WhatCulture.com posted their list of 10 Hard Rock Songs That Are Impossible To Understand this past week and Rush's The Necromancer came in at #6:

After adding Neil Peart to the group, Rush had really started to hone in on their own sound. Compared to the other bluesy rock acts they were aping in the early days, Fly By Night saw them getting a lot weirder with different time signatures, forming the foundation for what prog rock would become later down the line. Once they got that out of their system though, it was time to get super weird. On the surface, most of Caress of Steel is weird as hell from the beginning, but the Necromancer occupies a completely different sonic space. Though thousands of great rock songs have been written about the works of J.R.R. Tolkien, this song is an absolute lost cause when trying to decipher. As the story goes, this song takes place in Middle Earth with the guys in the band being transported into the shire and getting threatened by Sauron in the process. That's not jumping off the deep end though, with By Tor (a character from a completely different Rush song) showing up to fend off the musicians as they make their way out of danger and live peacefully in the countryside. Despite the best of intentions when writing a story, this conceptual piece of rock art is the stuff of legends only if you're super-into Lord of the Rings fan fiction.

BraveWords.com posted an article on Effects Used by Famous Metal and Rock Bass Players this past week and included Rush's Geddy Lee in the discussion:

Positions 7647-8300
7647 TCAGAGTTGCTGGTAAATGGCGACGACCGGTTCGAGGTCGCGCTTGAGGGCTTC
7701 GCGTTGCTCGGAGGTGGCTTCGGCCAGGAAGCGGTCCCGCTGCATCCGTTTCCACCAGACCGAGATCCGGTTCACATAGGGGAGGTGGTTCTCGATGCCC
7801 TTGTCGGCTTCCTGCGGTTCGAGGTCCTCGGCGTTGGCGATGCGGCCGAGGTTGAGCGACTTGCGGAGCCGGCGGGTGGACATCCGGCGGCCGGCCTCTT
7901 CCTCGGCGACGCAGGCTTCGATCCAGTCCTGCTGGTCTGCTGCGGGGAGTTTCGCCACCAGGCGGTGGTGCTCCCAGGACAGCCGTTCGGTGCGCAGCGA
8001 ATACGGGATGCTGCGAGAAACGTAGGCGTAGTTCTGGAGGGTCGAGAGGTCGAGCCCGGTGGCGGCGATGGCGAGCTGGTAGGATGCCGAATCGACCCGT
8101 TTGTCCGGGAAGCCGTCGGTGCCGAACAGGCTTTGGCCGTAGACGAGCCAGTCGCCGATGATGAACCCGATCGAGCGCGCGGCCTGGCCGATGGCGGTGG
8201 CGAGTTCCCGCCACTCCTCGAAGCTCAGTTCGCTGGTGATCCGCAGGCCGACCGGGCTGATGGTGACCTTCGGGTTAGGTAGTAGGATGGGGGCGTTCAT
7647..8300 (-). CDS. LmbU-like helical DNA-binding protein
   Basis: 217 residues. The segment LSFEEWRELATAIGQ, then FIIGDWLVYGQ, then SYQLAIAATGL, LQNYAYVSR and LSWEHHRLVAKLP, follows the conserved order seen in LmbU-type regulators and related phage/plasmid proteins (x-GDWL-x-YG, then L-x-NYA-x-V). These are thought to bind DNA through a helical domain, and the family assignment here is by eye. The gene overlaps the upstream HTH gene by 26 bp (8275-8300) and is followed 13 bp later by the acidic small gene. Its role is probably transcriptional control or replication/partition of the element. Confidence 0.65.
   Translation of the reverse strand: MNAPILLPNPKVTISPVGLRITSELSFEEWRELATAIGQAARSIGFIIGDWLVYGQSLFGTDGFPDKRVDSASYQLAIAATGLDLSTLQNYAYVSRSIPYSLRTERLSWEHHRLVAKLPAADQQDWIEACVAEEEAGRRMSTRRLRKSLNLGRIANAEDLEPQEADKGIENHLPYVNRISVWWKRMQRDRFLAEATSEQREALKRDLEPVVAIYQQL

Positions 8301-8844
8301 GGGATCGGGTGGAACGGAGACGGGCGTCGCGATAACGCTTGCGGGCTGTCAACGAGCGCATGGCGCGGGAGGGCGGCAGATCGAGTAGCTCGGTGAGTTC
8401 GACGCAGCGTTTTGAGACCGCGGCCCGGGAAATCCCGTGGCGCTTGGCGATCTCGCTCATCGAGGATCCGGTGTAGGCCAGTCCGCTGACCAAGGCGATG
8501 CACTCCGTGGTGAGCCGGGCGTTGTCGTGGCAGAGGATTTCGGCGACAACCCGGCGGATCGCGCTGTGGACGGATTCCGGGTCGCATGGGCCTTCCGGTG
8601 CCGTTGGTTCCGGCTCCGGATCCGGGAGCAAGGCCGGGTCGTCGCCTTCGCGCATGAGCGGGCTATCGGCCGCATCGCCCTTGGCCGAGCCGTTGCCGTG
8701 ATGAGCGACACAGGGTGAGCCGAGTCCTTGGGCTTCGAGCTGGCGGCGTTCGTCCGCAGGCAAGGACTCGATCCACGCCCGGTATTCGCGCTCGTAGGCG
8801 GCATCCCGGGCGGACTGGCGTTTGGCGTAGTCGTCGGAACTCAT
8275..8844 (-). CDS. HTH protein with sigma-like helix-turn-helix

The bassist, keyboard player and frontman of the legendary Canadian power trio Rush is famous not only for his falsetto voice but also his ability to get in the pocket of any groove virtuoso Rush drummer Neil Peart laid down while also providing support for guitarist Alex Lifeson's spacious rhythms and soaring leads. Lee and Lifeson have always been on the cutting edge of the effects department, and it is Geddy's use of chorus, delay and echo effects that allow his bass to cut through the mix so clearly. In this recent live performance of the legendary Rush instrumental YYZ the power trio brings down the house with incredible skill and musicianship, while in their classic video for Distant Early Warning we see the broad sweep of Geddy Lee's talents (and hear plenty of lush chorus in both the bass and guitar tone).

This past Tuesday, January 19th was the 2nd anniversary of the Rock and Roll Hall of Fame's Rush Fan Day. The event included an exhibit of Geddy Lee's basses, a book signing with Lee where he signed copies of his Big Beautiful Book of Bass, a rebroadcast of Rush's 2013 Hall of Fame Induction, and a Hall of Fame Series interview with Lee hosted by bandmate Alex Lifeson as seen in this video:

That's all for this week. Have a great weekend everyone!!